March 12, 2012 by Nash Riggins
There is a “scandal” gripping Britain, and it’s costing an already-besieged NHS nearly £2.7 billion every year. The culprit, quite predictably, is alcohol. Luckily for the British taxpayer, however, David Cameron is prepared to take on the role as the nation’s foremost moral compass by proposing a series of solutions to the UK’s apparent alcoholism; yet the root of the problem may lay far deeper than Mr Cameron is able to dig.
There is no question that Britain reinforces its own identity as a massive drinking culture; in international polls, the UK and Russia were among the few names that popped up more than frequently when citizens of the world were asked “which countries do you think consume the most alcohol?” Unsurprisingly, the overwhelming response from Britain’s working class to these accusations appeared in the form of a less-than cordial and resounding “so what?” However, crime statistics indicate that Britain would indeed be a far safer and happier place if its citizens learned to control their frequent habit of binge drinking.
In a land where over 53% of violent acts are committed by intoxicated citizens, there is absolutely no room for dispute regarding whether alcohol is an issue in British society – arguments can be made in defence of fun and isolated incidents, yet it would be inconceivably daft to assert that crime and injury would not be easier to avoid given the utilisation of self-control. In fact, it is estimated that over 210,000 British citizens will die as the result of alcohol-related disease, violence or accidents within the next twenty years.
“Well I drink all the time and never commit any crimes or end up in hospital,” you may find yourself protesting. Yet as far as the Prime Minister is concerned, every regular drinker is a potential threat both to themselves as well as others, and in the wake of this muddled and self-righteous epiphany, Mr Cameron’s new war on alcohol has begun.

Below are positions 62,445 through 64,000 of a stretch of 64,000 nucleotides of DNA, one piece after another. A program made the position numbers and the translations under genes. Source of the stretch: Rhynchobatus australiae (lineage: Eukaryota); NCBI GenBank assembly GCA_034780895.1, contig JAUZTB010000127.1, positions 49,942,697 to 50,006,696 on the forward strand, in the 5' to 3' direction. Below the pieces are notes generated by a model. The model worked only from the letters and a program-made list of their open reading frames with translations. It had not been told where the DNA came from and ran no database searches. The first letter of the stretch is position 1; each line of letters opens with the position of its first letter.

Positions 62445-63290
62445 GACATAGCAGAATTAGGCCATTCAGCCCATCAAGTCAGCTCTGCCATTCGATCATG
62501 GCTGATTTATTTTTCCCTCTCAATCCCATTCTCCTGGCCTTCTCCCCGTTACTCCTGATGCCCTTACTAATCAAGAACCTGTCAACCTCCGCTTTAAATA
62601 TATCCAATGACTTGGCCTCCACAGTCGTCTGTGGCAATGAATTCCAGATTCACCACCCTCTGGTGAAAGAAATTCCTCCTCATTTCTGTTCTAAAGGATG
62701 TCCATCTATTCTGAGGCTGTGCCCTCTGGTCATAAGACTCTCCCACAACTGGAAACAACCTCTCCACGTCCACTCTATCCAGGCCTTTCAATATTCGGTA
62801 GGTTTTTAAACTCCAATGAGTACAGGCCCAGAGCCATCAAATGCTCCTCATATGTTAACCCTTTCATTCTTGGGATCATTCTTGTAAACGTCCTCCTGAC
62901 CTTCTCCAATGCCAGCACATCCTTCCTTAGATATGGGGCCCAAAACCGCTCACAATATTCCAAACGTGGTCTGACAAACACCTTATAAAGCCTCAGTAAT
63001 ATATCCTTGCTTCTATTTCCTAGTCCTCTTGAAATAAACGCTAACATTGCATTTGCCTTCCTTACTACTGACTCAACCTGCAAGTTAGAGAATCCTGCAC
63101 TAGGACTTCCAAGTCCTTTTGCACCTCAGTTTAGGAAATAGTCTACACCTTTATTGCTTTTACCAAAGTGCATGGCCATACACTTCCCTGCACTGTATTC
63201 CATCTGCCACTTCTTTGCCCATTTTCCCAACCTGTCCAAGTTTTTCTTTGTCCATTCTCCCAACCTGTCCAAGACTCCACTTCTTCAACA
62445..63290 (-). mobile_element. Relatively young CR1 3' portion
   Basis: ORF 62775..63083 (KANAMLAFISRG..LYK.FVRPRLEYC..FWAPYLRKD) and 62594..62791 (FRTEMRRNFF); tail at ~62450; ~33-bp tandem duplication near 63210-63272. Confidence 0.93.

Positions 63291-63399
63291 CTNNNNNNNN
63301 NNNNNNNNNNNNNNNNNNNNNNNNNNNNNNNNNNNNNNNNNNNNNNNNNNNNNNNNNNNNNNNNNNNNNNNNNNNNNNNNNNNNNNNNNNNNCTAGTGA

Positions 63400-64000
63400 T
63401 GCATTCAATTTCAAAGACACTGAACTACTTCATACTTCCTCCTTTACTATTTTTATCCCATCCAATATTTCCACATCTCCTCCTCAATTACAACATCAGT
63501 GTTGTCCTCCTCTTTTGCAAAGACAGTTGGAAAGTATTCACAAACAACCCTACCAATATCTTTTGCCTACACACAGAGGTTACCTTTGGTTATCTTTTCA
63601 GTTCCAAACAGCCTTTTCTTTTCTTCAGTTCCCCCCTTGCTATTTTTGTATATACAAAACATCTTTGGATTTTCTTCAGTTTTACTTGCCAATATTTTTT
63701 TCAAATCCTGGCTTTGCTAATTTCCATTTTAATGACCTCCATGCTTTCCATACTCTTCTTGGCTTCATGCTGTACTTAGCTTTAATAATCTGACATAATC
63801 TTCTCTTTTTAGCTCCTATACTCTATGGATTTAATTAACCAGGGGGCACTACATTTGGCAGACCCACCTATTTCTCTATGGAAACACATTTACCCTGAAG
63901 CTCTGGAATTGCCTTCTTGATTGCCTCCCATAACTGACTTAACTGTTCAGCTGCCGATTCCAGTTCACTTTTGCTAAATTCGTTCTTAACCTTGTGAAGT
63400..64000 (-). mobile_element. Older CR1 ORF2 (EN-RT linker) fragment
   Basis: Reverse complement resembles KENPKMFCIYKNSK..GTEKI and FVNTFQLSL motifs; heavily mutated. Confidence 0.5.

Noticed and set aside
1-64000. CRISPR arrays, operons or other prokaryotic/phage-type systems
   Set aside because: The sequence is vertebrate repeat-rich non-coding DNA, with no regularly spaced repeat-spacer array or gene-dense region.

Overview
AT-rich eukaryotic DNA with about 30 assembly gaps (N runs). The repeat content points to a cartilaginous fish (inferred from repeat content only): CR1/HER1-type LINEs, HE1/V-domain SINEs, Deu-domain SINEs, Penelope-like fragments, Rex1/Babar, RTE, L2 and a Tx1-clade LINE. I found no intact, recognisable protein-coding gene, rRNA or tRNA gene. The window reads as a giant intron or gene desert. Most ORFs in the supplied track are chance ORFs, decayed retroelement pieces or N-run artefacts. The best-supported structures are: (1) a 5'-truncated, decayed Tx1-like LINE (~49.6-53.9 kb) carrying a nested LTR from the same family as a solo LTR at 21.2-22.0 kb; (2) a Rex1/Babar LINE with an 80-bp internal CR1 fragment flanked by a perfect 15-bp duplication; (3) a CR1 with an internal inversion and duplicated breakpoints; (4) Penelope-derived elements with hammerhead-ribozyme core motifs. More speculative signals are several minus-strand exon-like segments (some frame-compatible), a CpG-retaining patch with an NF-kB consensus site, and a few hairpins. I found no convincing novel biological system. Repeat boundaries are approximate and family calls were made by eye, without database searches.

The Prime Minister has not only called for a vast increase in the amount of free transportation made available to the country’s countless stumbling and bumbling after-hours citizens, but he has also declared that a stronger police presence can and must appear in NHS hospitals after hours. The latter would no doubt be a legitimate solution in order to decrease alcohol-related violence, had the chairman of the Police Federation of England and Wales, Paul McKeever, not pointed out, ”We are already trying to cope with 20% cuts to our budgets imposed on us from the Prime Minister and his Government. We simply do not, and will not, have the police officers or the resources to assist the health service with protecting properties such as hospitals.”
Well, there goes that idea! Moving on, Mr Cameron’s primary focus in his war on alcohol appears to be the notion that the government should establish a minimum price for all alcoholic beverages. Somewhere deep inside the palace of an oil-hungry Saudi Arabian prince, Alex Salmond is grinning and telling the world how “progressive” Scotland is for bringing up this issue years before the English – but that’s neither here nor there.
Mr Cameron has always prided himself on his firm opposition towards establishing regulatory solutions to health issues, yet it appears he will at long last buckle under the pressure of lobbyists. What he may not be aware of, however, is that his proposal of outlawing the sale of alcohol below retail price will have no effect on Britain’s rampant alcoholism.
In a recent study conducted throughout the greater Newcastle-area, researchers found that less than 2% of alcoholic beverages were being sold below the average retail price, indicating that, if anything, shoppers should be livid with Tesco for overcharging them for their daily booze. Yet it has become apparently clear that no one is under-charging for alcohol, so where does this leave Mr Cameron?
While the PM is championing his ineffective minimum price proposal, many of the nation’s scientists and activists are proposing more viable – though admittedly, more radical – approaches toward tackling the issue of Britain’s alcoholism. The forerunner of these ideas, being pitched by the British Medical Association, is to subtly make the nation’s drinks weaker.